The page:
Also if you are offering plant based milk alternatives (these may be given from 12 months onwards as part of a healthy balanced diet) choose the unsweetened version. Some are sweetened to ‘enhance’ the taste but these added free sugars will increase the risk factor of causing tooth decay.
Water is obviously ideal as a drink for toddlers! It has a completely neutral pH, is great for hydration and we are lucky to live in a country where it is readily available, and, of course, free. So often people say that their children won’t drink plain water, but it should be the only alternative to milk for weaning infants so that they get used to drinking it and build good habits early on. It helps to keep the language used around plain water positive “mmm refreshing”, rather than simply labelling it “boring”.
The key areas to be aware of regarding water and little ones are;
- Under 6 months – tap water is not considered sterile so you will need to boil the water first and then let it cool. Under 6 months fully breastfed babies shouldn’t require water and formula-fed babes may only require if it’s super warm.
- Over 6 months – water for babies over 6 months doesn’t need to be boiled. From weaning age it is a good idea to start introducing some water to your baby with meals. You can start with small amounts and read this post for more practical tips on introducing babies to drinking from a cup.
- Bottled water – isn’t generally recommended for formula feeds as it may contain too much salt or sulphate. Always use boiled water at a temperature of at least 70oC when you prepare a feed and obviously let it cool before you give it to baby. If bottle-feeding abroad check local guidelines about the water supply. Some bottled waters do have a ‘baby safe’ label on them – these may still require pre-boiling too. Charlotte has previously posted about top travel tips for weaning babies and has some more planned on this soon!
- Fizzy water – doesn’t contain sugar but it is ‘carbonated’: the process by which the bubbles are added involves a weak, carbonic acid. This means the pH of sparkling water is often reported as between 5-6 (neutral is 7). Potentially this is a problem with regards to tooth enamel and erosion. Baby tooth enamel is relatively thinner and so more vulnerable, which is why no fizzy drinks are advised for young children.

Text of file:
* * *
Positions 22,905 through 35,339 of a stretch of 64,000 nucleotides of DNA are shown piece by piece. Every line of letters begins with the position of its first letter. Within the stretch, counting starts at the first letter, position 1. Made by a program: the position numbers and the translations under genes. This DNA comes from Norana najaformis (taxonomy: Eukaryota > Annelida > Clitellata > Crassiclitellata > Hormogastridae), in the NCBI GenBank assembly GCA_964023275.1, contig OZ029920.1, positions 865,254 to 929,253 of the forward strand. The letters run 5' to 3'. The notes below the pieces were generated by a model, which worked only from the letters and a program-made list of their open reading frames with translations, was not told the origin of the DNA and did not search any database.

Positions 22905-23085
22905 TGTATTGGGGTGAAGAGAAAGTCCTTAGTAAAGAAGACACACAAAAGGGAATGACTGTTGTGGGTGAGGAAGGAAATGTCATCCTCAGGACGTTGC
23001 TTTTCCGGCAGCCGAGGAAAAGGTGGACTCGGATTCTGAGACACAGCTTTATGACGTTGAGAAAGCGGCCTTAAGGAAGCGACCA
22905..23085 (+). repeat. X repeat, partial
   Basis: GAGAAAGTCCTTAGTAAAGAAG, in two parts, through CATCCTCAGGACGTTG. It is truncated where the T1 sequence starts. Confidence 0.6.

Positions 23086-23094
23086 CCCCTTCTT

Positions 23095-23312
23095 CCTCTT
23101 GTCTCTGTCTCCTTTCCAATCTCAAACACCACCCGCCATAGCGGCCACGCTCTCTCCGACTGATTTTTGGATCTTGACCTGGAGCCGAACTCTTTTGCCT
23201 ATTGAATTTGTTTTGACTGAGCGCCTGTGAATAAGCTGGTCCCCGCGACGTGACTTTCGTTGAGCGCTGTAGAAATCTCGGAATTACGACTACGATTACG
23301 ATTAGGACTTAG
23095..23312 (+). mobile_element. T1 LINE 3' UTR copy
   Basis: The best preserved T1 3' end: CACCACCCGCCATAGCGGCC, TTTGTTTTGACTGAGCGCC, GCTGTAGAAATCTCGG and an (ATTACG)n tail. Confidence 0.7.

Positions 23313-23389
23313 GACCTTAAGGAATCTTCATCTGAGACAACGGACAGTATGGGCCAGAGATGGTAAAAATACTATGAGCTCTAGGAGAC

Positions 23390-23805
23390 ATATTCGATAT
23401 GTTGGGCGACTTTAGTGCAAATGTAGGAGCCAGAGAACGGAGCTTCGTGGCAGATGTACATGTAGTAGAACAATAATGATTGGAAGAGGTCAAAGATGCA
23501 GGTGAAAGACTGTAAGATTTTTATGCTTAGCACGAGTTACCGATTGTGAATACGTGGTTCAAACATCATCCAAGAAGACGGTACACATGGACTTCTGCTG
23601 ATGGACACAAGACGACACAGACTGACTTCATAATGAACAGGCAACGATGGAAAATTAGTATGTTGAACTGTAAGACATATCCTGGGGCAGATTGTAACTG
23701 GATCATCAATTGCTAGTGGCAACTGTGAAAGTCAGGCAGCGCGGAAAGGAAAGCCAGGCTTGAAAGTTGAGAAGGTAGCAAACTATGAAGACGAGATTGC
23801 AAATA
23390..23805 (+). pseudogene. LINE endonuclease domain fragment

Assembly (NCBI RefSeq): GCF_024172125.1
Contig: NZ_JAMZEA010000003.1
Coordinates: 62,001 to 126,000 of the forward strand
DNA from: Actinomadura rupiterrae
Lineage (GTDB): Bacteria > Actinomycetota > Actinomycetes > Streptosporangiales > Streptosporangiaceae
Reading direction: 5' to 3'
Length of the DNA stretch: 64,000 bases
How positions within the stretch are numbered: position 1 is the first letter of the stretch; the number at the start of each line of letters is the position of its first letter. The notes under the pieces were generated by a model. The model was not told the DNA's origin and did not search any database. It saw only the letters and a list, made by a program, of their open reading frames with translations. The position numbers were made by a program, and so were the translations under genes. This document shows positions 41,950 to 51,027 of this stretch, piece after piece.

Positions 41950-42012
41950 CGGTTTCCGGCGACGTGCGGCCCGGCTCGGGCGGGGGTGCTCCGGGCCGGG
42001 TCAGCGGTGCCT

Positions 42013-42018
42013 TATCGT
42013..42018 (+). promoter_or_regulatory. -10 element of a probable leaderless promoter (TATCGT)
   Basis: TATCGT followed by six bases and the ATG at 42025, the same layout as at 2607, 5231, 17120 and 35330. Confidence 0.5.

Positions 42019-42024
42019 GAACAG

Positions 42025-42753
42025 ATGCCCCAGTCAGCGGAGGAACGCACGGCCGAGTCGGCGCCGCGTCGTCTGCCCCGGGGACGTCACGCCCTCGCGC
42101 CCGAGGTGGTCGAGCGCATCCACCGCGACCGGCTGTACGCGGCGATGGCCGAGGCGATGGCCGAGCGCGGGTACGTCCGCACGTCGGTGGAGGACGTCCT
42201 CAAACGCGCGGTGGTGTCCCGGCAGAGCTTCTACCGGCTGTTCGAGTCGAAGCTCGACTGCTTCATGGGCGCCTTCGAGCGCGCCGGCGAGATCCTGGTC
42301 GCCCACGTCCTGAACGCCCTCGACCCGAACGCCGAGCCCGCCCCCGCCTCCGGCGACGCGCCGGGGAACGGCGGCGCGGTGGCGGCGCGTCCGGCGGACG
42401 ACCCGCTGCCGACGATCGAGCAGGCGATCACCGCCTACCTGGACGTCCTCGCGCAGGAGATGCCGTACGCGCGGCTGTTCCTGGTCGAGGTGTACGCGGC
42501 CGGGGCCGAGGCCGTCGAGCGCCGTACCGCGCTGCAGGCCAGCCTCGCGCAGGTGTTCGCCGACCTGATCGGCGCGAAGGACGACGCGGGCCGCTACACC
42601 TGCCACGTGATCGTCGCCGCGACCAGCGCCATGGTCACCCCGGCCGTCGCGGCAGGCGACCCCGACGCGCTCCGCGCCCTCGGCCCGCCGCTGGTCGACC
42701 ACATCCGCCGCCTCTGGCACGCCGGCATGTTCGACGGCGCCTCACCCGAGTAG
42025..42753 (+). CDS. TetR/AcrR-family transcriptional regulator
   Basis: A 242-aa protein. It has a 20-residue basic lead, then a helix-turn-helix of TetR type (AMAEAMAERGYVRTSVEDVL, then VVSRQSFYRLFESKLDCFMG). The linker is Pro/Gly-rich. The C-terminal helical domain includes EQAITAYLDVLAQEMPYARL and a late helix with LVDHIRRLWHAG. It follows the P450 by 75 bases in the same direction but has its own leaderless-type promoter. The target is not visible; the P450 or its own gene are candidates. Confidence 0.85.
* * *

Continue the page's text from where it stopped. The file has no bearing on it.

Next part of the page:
- Flavoured water – or water with an added taste. Some of these contain sugar, some will be labelled ‘sugar free’. But the fruit flavourings are created by using sweeteners (natural or artificial) and citric acid. A study reported that the average pH of fruit-flavoured waters to be 3.3 which can again lead to softening of the tooth enamel – increasing the risk of dental issues including erosion and decay.
Fruit is very nutritious and there are benefits to having a variety of different fruits in your baby’s diet. Fruit is a good source of vitamins, minerals and fibre, however, it also contains natural sugars (mainly fructose) and acids. When fruit is broken down into juice, the sugars become more readily available, called ‘free sugars’ (read more about free sugars here). So, when it comes to fruit and teeth, here are the key things to remember…
- Fruit is best enjoyed in its natural form – whole, sliced or safely prepped for a weaning baby. Then the sugar is classed as ‘intrinsic’ meaning it is inside the cellular structure. Once fruit is juiced or blended it can release fruit sugars/acid from the cells which may lead to tooth damage from erosion or decay
- NHS guidance states “babies under 12 months don’t need fruit juice or smoothies”
- If you do choose to give juice or smoothies to your toddler over age 1 ensure it is diluted (one part juice: 10 parts water) and from an open cup.
- From age 5 children can have fruit juice undiluted but stick to no more than 1 portion in a day. Even as an adult a 150ml glass can only count as ONE of your 5-a-day.